Hurd is a completely different situation. I can speak from experience that you can be in the same building as a co-workerplayer and be shocked with what their life entails. I have had the opportunity to play with some great players. One of them was running back Bam Morris, prior to his stint with the Bears; I played with him in Pittsburgh. I believe head coach Bill Cowher, my teammates, and the Steelers organization loved the player, but hated the baggage. Bam ultimately spent time in federal prison for his transgressions. Bam has since come clean acknowledging how many teammates, coaches, and organizations he let down, but why is history repeating itself?

It begs the bigger question currently facing the NFL and its 32 organizations about protecting the brandshield of the NFL. Every team conducts its business differently concerning background checks, medical competitive advantage, and adding inherent risk which explains the success or failure of every NFL team. Organizations will take note of Hurd realizing they need to do even more.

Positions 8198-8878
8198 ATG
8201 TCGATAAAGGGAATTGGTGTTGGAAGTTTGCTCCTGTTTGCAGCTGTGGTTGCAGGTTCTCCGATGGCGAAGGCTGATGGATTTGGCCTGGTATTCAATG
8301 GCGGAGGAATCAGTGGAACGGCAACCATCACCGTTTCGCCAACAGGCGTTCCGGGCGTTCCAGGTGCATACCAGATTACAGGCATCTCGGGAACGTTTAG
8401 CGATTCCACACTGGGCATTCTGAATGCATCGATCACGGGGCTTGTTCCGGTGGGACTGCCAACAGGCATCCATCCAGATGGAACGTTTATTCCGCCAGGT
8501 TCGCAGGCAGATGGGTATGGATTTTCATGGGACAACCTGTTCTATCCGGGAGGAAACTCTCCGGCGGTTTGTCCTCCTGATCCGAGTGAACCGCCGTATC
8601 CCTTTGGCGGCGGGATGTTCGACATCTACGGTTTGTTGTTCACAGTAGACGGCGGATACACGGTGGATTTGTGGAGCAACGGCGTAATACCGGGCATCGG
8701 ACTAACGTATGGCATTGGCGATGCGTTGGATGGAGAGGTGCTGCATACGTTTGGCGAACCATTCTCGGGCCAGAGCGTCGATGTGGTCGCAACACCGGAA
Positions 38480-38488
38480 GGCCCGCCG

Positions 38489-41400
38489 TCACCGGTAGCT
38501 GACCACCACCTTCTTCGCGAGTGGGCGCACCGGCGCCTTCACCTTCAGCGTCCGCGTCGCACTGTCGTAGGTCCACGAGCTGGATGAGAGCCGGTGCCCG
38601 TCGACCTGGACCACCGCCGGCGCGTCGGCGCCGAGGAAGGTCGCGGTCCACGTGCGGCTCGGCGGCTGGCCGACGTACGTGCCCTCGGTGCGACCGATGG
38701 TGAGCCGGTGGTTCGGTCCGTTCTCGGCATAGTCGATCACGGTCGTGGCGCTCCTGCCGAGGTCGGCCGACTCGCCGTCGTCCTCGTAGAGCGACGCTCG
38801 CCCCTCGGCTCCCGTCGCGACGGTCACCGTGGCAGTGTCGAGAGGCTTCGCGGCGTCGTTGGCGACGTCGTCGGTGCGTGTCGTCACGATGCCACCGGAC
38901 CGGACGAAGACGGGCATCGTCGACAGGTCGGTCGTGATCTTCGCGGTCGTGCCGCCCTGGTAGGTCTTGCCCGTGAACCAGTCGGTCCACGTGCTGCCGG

The timeline suggests the Bears honestly did not know the transgressions of Hurd. This is with the help of former FBI agents employed by the NFL. But I will say this: the team may want to employ a higher integrated power specifically related to protecting the Bears brand so this debacle does not repeat itself again. Homeland Security! I will have to do more research on how Homeland Security is affiliated with the NFL, but I do know of universities that have been so proactive with Homeland Security in terms of background checks concerning employees; background checks so in-depth that on game day, they know every outsourced employee in their stadium. Many were denied. How do the Bears not know everything about an employee that is within the building seven days a week? Better yet, why is the organization letting the team and coaching staff down? Too clich, I guess.